Southampton, MA Pomeroy Anvil Monnument

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The ninth monument was dedicated at the Conant Memorial Park on Tuesday, July 4, 2012. The 22nd Massachusetts Militia Group presents a 21 gun salute.

 
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This monument seeks to celebrate the early families of Southampton, whose descendants intermarried, and moved west seeking the American dream.

Front Inscription

The District of Southampton was formed in 1730. Early residents Ebenezer Corse,
Samuel and Eldad Pomeroy, sons of Caleb Pomeroy, were living here then.
Southampton was officially set off from Northampton
by the Massachusetts General Court on April 19, 1775.

These men settled over the next 5 years:

Samuel Danks   Ebenezer Kingsley   Noah Sheldon
Moses Wright   Jonathan Bascomb   Nathan Lymam
Phineas King  Stephen Sheldon    Stephen Root
Noah Pixley   Nathaniel Searle      Joseph Clark
Samuel Burt   Ebenezer French   Roger Clapp
Ezra Strong   Eleazur Hannum   Aaron Clark
Elisha Clark     Waitstill Strong      Elias Lyman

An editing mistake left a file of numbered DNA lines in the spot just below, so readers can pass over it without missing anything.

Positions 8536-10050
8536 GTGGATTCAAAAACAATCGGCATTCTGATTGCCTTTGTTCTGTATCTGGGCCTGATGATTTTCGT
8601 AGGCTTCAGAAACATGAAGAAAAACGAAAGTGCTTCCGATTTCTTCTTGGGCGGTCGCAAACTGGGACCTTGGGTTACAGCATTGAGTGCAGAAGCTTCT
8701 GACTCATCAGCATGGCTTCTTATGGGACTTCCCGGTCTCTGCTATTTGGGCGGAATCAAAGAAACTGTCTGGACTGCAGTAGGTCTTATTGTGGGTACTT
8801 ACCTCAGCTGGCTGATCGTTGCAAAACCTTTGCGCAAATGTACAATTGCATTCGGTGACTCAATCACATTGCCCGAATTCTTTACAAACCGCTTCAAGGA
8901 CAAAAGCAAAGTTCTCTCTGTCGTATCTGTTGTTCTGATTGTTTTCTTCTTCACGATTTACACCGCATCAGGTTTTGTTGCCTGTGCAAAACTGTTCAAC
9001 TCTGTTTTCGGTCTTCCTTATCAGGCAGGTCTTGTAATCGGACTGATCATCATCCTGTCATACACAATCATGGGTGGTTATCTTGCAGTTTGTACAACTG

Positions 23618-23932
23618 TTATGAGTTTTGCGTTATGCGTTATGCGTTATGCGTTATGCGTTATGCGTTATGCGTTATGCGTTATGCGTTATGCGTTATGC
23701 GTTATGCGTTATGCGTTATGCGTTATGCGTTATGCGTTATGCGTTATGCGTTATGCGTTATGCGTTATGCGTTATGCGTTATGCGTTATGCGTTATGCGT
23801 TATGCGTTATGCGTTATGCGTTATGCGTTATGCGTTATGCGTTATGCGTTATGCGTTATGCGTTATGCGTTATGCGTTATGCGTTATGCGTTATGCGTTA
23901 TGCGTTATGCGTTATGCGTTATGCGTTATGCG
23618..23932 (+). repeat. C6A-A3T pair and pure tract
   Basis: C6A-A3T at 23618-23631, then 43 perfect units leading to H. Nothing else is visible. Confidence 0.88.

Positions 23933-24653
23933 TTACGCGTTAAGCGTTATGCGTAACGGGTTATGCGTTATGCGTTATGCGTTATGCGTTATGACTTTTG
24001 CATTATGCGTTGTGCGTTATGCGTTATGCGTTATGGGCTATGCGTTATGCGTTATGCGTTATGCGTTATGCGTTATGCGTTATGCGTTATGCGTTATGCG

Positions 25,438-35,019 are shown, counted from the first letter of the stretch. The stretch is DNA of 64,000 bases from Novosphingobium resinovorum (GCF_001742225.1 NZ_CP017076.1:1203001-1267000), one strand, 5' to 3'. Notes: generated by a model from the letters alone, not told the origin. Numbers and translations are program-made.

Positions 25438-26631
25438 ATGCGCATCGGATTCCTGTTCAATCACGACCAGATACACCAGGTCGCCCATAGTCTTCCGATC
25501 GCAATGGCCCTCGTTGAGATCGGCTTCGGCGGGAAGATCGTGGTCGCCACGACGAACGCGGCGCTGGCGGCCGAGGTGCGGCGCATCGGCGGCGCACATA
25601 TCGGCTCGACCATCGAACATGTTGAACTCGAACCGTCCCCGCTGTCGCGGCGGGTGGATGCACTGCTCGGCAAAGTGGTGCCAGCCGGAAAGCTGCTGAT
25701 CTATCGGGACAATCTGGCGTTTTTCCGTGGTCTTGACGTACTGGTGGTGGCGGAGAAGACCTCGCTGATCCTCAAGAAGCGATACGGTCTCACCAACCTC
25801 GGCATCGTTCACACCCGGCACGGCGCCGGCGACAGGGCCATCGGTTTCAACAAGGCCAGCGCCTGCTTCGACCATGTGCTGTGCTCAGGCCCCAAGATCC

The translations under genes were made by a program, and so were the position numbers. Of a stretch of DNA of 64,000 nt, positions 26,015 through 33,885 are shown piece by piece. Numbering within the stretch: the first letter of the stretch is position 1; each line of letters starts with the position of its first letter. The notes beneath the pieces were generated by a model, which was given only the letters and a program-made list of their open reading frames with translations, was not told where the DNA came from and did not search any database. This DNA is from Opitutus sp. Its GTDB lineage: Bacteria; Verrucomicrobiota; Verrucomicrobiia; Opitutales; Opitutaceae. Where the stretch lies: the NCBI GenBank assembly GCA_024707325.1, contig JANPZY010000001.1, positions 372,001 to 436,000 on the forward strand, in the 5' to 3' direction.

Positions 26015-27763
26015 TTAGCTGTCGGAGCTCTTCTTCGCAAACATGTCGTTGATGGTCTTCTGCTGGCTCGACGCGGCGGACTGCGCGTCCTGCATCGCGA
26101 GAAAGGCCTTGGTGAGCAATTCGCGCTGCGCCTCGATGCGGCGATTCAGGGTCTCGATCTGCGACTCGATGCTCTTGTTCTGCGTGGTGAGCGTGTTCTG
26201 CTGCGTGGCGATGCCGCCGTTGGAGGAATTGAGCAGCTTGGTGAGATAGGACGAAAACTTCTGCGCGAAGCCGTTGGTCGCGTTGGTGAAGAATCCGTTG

John Miller     Ichabod Strong   John Clark
Elias Root     Israel Sheldon    John Wait

These early settlers intermarried with the Pomeroys.
Their descendants have spread across the U.S.A.

Sardis Pomeroy Chapman (1803-1892) a shoemaker and
later a genealogist, researched the early Southampton
families and lived on Main St. across from Conant Park.

In 1660 Medad Pomeroy, brother to Caleb, accepted an offer of tools, an anvil shaped like this replica, and land in exchange for opening a blacksmith shop in Northampton, MA. That anvil was passed through many generations of Pomeroy blacksmiths and gunsmiths, becoming a symbol of the family.

Back Inscription

Eltweed Pomeroy (1585-1673) was the founder of this family. Many of his descendants settled in
Southampton. Pomeroy Mountain and Pomeroy Meadow Road were named
for Caleb Pomeroy who settled here by 1665.

Records show over 250 Pomeroys were born in Southampton by 1869.
Notable among them are:

Capt. Lemuel Pomeroy (1738-1819), innkeeper, commander
of Militia and representative in the State Legislature.

Ebenezer Pomeroy (1740-1826), served in Revolution
with Lemuel Pomeroy, moved family to Otisco, NY 1806.

Hon. Samuel Clark Pomeroy (1774-1854), abolitionist,
agent of the Emigrant Aid Society and Republican
Senator from Kansas. Otisco, NY resident.

Lemuel Pomeroy (1778-1849), gun and woolen
manufacturer in Pittsfield, MA.

Theodore Pomeroy (1785-1860), physician and
oil-cloth manufacturer in Utica, NY.

Rev. Lemuel Pomeroy (1807-1889), Congregational minister,
abolitionist. Preached in VT, NY, OH, IL and KS.

The Pomeroy Anvil Trail celebrates the western migration of the American People through the
progress and movement of one family. Putting family names to historic places connects
all who view our monuments with the past, present and future of this great country.
We urge everyone to discover their own family's historic trail.